Subjects -> LANGUAGE AND LITERATURE (Total: 2147 journals)
    - LANGUAGE AND LITERATURE (954 journals)
    - LANGUAGES (276 journals)
    - LITERARY AND POLITICAL REVIEWS (201 journals)
    - LITERATURE (GENERAL) (180 journals)
    - NOVELS (13 journals)
    - PHILOLOGY AND LINGUISTICS (500 journals)
    - POETRY (23 journals)

POETRY (23 journals)

Showing 1 - 20 of 20 Journals sorted alphabetically
Acta Poética     Open Access   (Followers: 3)
Bareknuckle Poet Journal of Letters     Open Access  
Brill Research Perspectives in Classical Poetry     Full-text available via subscription   (Followers: 1)
Calíope : Journal of the Society for Renaissance and Baroque Hispanic Poetry     Full-text available via subscription   (Followers: 1)
Dante Studies     Full-text available via subscription   (Followers: 3)
Dictynna     Open Access   (Followers: 2)
Mawlana Rumi Review     Hybrid Journal   (Followers: 2)
nonsite.org     Full-text available via subscription   (Followers: 6)
Nordisk poesi     Open Access  
Passwords     Open Access  
Plath Profiles : An Interdisciplinary Journal for Sylvia Plath Studies     Open Access  
Poem International English Language Quarterly     Full-text available via subscription   (Followers: 1)
Poetica     Full-text available via subscription   (Followers: 9)
Postcolonial Text     Open Access   (Followers: 9)
Prosemas : Revista de Estudios Poéticos     Open Access  
Pushkin Review     Full-text available via subscription  
Revista de Poética Medieval     Open Access  
Style     Full-text available via subscription   (Followers: 3)
The Vernal Pool     Open Access  
Wallace Stevens Journal     Full-text available via subscription  
Similar Journals
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Style
Number of Followers: 3  
 
  Full-text available via subscription Subscription journal
ISSN (Print) 0039-4238 - ISSN (Online) 2374-6629
Published by Penn State University Press Homepage  [34 journals]
  • Stylistics, Narratology, and Point of View: Partiality, Complementarity,
           and a New Definition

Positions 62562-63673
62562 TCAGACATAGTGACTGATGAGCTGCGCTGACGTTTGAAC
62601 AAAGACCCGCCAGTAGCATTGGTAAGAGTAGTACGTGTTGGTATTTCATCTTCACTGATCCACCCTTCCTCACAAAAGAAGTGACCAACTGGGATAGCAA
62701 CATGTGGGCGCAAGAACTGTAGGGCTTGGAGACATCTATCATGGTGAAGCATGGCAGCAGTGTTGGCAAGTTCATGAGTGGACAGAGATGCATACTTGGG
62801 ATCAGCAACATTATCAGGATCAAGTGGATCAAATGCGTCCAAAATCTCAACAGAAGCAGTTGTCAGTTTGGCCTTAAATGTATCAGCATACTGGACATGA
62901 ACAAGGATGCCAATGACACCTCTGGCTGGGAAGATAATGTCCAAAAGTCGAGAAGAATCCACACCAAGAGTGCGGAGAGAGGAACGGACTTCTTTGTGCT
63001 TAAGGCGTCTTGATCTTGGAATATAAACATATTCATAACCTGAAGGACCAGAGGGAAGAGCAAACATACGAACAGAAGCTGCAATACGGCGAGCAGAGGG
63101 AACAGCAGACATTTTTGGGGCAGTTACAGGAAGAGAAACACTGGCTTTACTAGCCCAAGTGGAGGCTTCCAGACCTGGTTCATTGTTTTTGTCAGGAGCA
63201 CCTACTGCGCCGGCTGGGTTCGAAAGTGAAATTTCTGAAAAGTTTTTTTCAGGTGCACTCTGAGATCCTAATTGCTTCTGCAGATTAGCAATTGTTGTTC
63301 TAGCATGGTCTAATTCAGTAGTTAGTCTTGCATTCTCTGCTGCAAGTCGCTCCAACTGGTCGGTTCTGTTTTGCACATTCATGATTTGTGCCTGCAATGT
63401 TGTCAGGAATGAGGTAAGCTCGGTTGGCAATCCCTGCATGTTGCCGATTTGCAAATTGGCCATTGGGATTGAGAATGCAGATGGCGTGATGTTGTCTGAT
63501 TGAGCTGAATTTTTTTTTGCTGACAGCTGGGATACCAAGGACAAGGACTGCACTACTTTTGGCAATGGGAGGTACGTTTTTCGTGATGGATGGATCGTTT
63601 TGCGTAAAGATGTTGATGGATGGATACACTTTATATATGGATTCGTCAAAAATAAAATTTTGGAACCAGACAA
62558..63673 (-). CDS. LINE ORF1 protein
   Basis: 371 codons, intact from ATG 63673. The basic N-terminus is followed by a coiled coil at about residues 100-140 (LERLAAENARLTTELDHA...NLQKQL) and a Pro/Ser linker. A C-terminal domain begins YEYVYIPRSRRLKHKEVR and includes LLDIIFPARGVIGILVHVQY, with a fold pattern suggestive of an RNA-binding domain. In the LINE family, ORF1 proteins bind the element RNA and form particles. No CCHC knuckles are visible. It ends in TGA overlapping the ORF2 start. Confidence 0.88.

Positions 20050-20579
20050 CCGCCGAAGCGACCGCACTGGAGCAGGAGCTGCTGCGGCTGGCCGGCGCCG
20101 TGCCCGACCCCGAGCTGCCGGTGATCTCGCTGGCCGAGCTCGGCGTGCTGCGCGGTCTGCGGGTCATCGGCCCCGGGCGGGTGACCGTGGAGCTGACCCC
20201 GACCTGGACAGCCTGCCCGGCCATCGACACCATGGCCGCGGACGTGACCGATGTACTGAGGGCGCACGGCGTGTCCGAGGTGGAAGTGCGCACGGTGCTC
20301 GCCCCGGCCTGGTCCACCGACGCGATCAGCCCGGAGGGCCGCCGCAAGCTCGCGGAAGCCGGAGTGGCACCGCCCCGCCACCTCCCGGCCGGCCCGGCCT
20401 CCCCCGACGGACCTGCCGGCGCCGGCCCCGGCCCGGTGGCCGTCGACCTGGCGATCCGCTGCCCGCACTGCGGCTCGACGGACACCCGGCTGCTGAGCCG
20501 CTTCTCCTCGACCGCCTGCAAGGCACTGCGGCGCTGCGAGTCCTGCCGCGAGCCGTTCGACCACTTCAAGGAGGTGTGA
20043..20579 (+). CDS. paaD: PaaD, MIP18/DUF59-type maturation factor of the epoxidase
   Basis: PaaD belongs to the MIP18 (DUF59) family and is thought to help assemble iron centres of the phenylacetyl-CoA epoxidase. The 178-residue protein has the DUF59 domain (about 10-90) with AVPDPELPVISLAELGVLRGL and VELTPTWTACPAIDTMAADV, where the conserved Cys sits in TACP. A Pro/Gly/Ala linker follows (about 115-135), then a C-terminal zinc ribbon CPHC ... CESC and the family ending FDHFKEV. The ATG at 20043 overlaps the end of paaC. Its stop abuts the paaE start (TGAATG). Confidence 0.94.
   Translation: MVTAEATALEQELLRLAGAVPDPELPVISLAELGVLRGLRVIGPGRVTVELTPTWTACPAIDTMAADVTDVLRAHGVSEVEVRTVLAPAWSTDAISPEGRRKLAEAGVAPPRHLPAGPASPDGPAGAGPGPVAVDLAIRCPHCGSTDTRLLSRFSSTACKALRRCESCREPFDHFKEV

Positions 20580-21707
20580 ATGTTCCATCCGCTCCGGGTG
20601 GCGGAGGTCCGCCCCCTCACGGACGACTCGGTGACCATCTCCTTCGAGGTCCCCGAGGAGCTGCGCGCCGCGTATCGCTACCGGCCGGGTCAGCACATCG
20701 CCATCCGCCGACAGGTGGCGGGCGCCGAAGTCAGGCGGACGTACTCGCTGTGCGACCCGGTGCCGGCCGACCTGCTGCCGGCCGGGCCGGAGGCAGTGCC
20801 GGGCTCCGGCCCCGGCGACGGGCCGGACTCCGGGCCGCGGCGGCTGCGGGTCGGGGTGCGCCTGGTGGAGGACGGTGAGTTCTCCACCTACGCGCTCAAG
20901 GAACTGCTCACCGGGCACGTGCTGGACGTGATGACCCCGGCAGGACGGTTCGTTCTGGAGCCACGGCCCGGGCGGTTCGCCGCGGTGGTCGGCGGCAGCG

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      Abstract: In investigating point of view, narratologists, following Genette, make a distinction between "who speaks" and "who sees," the latter soon broadened into "who perceives" (Genette, Revisited 64). In his Narrative Discourse, Genette observes that most theoretical works on point of view are marked by "a regrettable confusion" between the question "who is the character whose point of view orients the narrative perspective" and "the very different question who is the narrator" (186, italics original). If we distinguish between "who sees" and "who speaks," Genette argues (186–87), we will be able to perceive the essential similarity in point of view between first-person narration (e.g., Moby-Dick by Herman Melville) and ... Read More
      PubDate: 2023-11-20T00:00:00-05:00
       
  • The Case of Literary Journalism: Rethinking Fictionality, Narrativity, and
           Imagination

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      Abstract: Many narratologists have compared fictional and nonfictional narratives. Some of them, like Käte Hamburger and Dorrit Cohn, have emphasized linguistic and structural qualities in a fictional narrative as an argument for claiming elementary differences between the two categories (Hamburger 64–73, 81–82; Cohn, "Signposts"). Others, like John Searle, have adopted a more pragmatic position, arguing that it is the purpose of the sender that determines the character of the text (59).Gradually, the division between these two approaches has dissolved, and in recent decades, a rhetorical framework has emerged. It highlights fictionality as a rhetorical mode that is not limited to fiction and is defined as "intentionally ... Read More
      PubDate: 2023-11-20T00:00:00-05:00
       
  • Aubrey de Vere's Political Passions in His Sonnet on Milton Annotated by
           Landor

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      Abstract: Aubrey Thomas de Vere (1814–1902) was an Irish poet and critic largely forgotten now. His travel writings are recently discussed (Fegan), and his poems are noticed in their influences on W. B. Yeats (McDonald). This essay analyzes one of de Vere's sonnets on Milton in light of the Victorian poet's literary criticism and from the perspective of Walter Savage Landor's (1775–1864) neglected manuscript annotation.1 By doing so, we attempt to revive critical interest in an obscure Victorian poet and shed light on Milton's afterlife in the Victorian period.De Vere sent a copy of his second poetic collection, The Search after Proserpine, Recollections of Greece, and Other Poems to Landor, whom he admired, shortly after ... Read More
      PubDate: 2023-11-20T00:00:00-05:00
       
  • Jackass, Ritual Clowning, and the Comic Themes of Universal Occurrence